Be Courageous - Be Authentic

On Saturday, I had the pleasure of attending the 31st Annual Leaderhship Conference sponsored by The Women's Center of Northern Virginia and Washington, D.C. The conference honors and celebrates excellence in leadership by women. Notice I didn't say "women's leadership". Effective leadership is not different based on the gender of the leader. My favorite leadership model is by Kouzes and Posner, described in The Leadership Challenge. Their model applies to both men and women; they make no distinction. Certainly, women face many unique issues and challenges when practicing leadership that men do not have to face, but great leadership is great leadership.

Conference attendees heard from several influential and accomplished leaders who discussed their journey and the lessons they learned along the way. None of them experienced a Point A to Point B to Point C path; there were many zigs and zags. However, there was one common message among all of their stories. They all attributed much of their success to being authentic - by showing up true to their values and leading in a way best for them and not being overly concerned with what others thought.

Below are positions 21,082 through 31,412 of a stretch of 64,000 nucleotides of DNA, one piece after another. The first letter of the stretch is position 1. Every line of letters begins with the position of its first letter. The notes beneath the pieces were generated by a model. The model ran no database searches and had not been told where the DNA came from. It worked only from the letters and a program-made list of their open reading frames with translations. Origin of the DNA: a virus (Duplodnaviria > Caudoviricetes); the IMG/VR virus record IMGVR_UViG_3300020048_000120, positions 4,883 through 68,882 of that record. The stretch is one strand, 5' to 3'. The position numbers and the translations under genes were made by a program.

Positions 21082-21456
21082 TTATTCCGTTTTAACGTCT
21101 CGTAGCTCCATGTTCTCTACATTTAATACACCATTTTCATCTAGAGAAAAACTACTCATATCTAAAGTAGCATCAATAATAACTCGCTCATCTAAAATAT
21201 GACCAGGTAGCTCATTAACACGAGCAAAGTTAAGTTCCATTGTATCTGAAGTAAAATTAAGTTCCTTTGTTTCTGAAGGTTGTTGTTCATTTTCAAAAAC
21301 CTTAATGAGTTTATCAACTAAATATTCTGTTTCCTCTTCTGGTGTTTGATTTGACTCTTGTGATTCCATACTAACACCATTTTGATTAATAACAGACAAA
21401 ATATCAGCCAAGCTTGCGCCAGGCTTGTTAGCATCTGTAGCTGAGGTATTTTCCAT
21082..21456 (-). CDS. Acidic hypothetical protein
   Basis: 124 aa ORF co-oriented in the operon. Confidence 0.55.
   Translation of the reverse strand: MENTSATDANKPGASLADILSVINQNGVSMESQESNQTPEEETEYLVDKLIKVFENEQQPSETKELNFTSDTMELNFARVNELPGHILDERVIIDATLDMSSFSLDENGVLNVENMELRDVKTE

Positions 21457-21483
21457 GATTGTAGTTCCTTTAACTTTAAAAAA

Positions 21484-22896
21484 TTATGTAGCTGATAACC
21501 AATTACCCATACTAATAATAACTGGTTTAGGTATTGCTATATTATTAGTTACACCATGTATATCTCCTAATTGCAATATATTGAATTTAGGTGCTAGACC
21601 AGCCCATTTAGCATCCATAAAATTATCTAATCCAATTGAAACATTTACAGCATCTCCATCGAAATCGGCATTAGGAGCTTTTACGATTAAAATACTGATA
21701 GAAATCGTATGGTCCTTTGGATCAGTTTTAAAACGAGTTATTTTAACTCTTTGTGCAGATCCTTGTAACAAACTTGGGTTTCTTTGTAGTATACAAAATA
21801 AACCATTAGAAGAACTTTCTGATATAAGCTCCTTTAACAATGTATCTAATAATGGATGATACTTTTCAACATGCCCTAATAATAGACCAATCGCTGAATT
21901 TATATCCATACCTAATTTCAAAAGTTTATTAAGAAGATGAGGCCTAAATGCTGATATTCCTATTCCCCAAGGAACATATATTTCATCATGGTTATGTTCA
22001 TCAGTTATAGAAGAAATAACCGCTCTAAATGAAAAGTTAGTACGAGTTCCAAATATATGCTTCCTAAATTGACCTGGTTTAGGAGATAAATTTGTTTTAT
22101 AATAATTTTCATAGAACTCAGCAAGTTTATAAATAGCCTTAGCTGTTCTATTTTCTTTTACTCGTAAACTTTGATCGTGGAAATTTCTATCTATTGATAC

In fact, Deborah Rutter, President of the John F. Kennedy Center for The Performing Arts, described it as being "courageously authentic." Where does courage come into play when being authentic? Women receive messages from our organizational cultures, our families and our society about how women should and should not act and be. I once worked at an organization where, in the same day, I was told that I both talked too much and not enough in meetings. I seriously doubted whether my male colleagues received the same feedback.

It takes courage to know our values and strengths and lead with them even when we are receiving messages that our values and strengths are counter to what is expected. The more we tie ourselves in knots to figure out what is the "right" and "wrong" way to be, we drain our energy and diminish our presence. Certainly, it is a smart practice to be very aware of the cultural norms and expectations of our environments and do our best to honor them, as long as we are not sacrificing our ourselves in the process.